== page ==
With public support of some sort of national standards by which individual schools can be measured, Common Core still has some utility. More important than its abolition, then, is the removal of the incentives and consequences that are connected to it. This middle ground approach allows states to use or ignore the standards as they see fit, saving districts money while maintaining the utility of Common Core.
More Teacher Accountability and Merit-Based Pay
In my position, I observe many teachers; I have seen teachers watching March Madness during class and celebrating the pregnancy of a student. In most professions, if a worker isn’t up to par, they are promptly retrained. Then, if the problem persists, they're fired. For teachers, standardized tests are slandered and thus aren’t used to reflect on teacher performance. Administrative observations and review are methodical and ignored. All the while, unions keep most any teacher from removal. However, teacher compensation promises a way to incorporate genuine accountability into the system as unions lose power.
The current pay-scale that schools use is based on two things: years taught and credits earned. As such, longevity in the profession is incentivized without regard to the quality of instruction. Conversely, merit-based pay rewards higher salaries to teachers whose students show the greatest growth. As would be expected when student learning is incentivized, a review of studies by Vanderbilt found a “modest but statistically significant, positive effect on student learning.”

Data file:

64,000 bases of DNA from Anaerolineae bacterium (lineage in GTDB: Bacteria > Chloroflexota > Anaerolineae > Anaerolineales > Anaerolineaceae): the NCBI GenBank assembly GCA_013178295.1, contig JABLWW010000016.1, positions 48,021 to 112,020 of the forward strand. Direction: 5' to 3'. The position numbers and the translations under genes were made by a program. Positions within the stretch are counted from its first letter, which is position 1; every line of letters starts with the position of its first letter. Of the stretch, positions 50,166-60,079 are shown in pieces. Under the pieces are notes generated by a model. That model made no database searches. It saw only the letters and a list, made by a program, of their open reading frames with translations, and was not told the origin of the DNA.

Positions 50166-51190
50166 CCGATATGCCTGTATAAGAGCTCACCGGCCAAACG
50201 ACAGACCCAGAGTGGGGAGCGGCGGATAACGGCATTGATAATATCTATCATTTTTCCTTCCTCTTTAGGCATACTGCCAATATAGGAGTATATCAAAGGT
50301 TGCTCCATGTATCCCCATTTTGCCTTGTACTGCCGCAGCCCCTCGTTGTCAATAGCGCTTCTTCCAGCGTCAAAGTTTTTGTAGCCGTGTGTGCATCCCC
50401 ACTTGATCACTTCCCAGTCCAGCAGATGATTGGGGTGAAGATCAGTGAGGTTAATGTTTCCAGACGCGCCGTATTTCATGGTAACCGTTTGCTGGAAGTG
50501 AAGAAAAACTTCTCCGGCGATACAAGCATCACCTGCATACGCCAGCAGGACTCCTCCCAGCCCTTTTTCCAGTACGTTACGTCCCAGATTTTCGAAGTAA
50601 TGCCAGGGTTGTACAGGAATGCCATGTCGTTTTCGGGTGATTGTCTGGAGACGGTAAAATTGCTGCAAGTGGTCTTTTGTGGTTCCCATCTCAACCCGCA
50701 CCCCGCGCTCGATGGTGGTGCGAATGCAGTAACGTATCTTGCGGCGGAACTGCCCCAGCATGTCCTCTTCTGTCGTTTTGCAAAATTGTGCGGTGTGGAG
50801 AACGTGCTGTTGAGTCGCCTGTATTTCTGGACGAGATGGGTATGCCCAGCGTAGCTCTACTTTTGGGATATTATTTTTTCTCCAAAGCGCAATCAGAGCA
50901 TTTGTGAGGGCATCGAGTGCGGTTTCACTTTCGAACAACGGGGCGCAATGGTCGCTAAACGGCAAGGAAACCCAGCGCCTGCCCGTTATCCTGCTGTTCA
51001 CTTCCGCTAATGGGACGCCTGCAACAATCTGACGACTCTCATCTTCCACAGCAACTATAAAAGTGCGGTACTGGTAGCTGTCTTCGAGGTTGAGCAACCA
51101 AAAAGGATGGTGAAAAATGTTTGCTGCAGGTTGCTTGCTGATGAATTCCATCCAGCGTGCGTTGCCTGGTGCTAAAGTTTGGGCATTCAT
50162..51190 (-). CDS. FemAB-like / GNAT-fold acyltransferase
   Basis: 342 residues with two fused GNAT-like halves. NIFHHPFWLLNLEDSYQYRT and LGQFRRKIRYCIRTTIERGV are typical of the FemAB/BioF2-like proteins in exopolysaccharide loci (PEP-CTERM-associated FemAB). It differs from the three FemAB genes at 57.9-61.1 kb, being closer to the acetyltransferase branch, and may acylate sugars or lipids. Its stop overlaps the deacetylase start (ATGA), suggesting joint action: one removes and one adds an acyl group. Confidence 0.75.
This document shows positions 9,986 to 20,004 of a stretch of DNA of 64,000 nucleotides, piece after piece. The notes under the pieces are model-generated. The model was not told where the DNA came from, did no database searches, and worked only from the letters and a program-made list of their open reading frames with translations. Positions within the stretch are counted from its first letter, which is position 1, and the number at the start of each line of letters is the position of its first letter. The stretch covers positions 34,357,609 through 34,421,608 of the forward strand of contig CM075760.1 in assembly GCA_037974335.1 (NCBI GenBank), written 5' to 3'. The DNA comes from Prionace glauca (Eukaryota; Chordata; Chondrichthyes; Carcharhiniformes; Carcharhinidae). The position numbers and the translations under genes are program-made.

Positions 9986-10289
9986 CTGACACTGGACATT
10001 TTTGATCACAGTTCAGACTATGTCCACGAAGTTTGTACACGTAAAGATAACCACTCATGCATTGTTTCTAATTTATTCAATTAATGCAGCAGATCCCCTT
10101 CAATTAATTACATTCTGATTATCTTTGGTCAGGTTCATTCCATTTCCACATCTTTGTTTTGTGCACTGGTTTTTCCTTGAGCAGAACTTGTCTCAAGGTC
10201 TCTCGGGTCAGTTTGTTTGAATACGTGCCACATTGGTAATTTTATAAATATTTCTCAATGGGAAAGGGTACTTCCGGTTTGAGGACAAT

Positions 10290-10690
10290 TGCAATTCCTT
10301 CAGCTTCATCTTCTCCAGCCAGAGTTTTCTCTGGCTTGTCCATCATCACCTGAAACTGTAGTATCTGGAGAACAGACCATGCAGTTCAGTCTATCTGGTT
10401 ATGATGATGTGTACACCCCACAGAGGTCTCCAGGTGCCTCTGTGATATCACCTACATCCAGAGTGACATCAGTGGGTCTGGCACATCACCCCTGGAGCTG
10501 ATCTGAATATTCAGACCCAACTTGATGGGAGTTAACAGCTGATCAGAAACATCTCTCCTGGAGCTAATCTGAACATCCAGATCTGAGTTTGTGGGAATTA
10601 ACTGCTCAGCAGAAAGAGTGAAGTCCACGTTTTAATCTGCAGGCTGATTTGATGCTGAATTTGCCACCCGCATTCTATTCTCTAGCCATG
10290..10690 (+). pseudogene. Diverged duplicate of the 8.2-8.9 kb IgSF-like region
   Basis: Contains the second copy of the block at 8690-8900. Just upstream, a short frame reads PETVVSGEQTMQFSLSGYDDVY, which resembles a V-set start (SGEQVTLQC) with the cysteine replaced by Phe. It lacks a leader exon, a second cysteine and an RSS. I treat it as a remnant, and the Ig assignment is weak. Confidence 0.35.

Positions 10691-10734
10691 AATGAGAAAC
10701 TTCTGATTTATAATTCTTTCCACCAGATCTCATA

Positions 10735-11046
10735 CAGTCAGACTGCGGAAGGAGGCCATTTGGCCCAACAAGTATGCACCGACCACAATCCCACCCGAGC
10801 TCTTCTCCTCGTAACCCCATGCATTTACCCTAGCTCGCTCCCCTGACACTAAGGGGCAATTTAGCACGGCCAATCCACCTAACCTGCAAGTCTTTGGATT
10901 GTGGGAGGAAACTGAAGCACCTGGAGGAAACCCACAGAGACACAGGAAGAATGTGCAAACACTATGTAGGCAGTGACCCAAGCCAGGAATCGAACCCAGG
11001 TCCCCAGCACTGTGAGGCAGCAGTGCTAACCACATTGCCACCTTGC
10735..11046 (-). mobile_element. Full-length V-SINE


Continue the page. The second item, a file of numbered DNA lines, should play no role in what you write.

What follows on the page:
The country does not need another No Child Left Behind or Every Student Succeeds Act—package deals from Washington.
The Supreme Court made headway toward implementing this policy when it outlawed mandatory union dues in the 2018 case Janus v. AFSCME. Further legislative action, court cases, and executive leadership can continue to diminish the control unions have over public education, which will, in turn, open up room for policies that can hold teachers accountable, like merit-based pay.
A note of caution in review of this list: The country does not need another No Child Left Behind or Every Student Succeeds Act—package deals from Washington. No policy can be all-encompassing enough to address the needs of both the Appalachian farmer and the Chicago kid half a country away. Instead, the focus should be on deregulation, allowing states to implement these policies as they see fit, and not promotion of their efficacy from any politician’s bully pulpit.
Together these three goals—school choice, de-federalized standards, and limited union power—share two things in common: They would improve public schools and garner majority public support. Anyone who wants to win in 2020 would be wise to spend more time, speech, and tweets on them.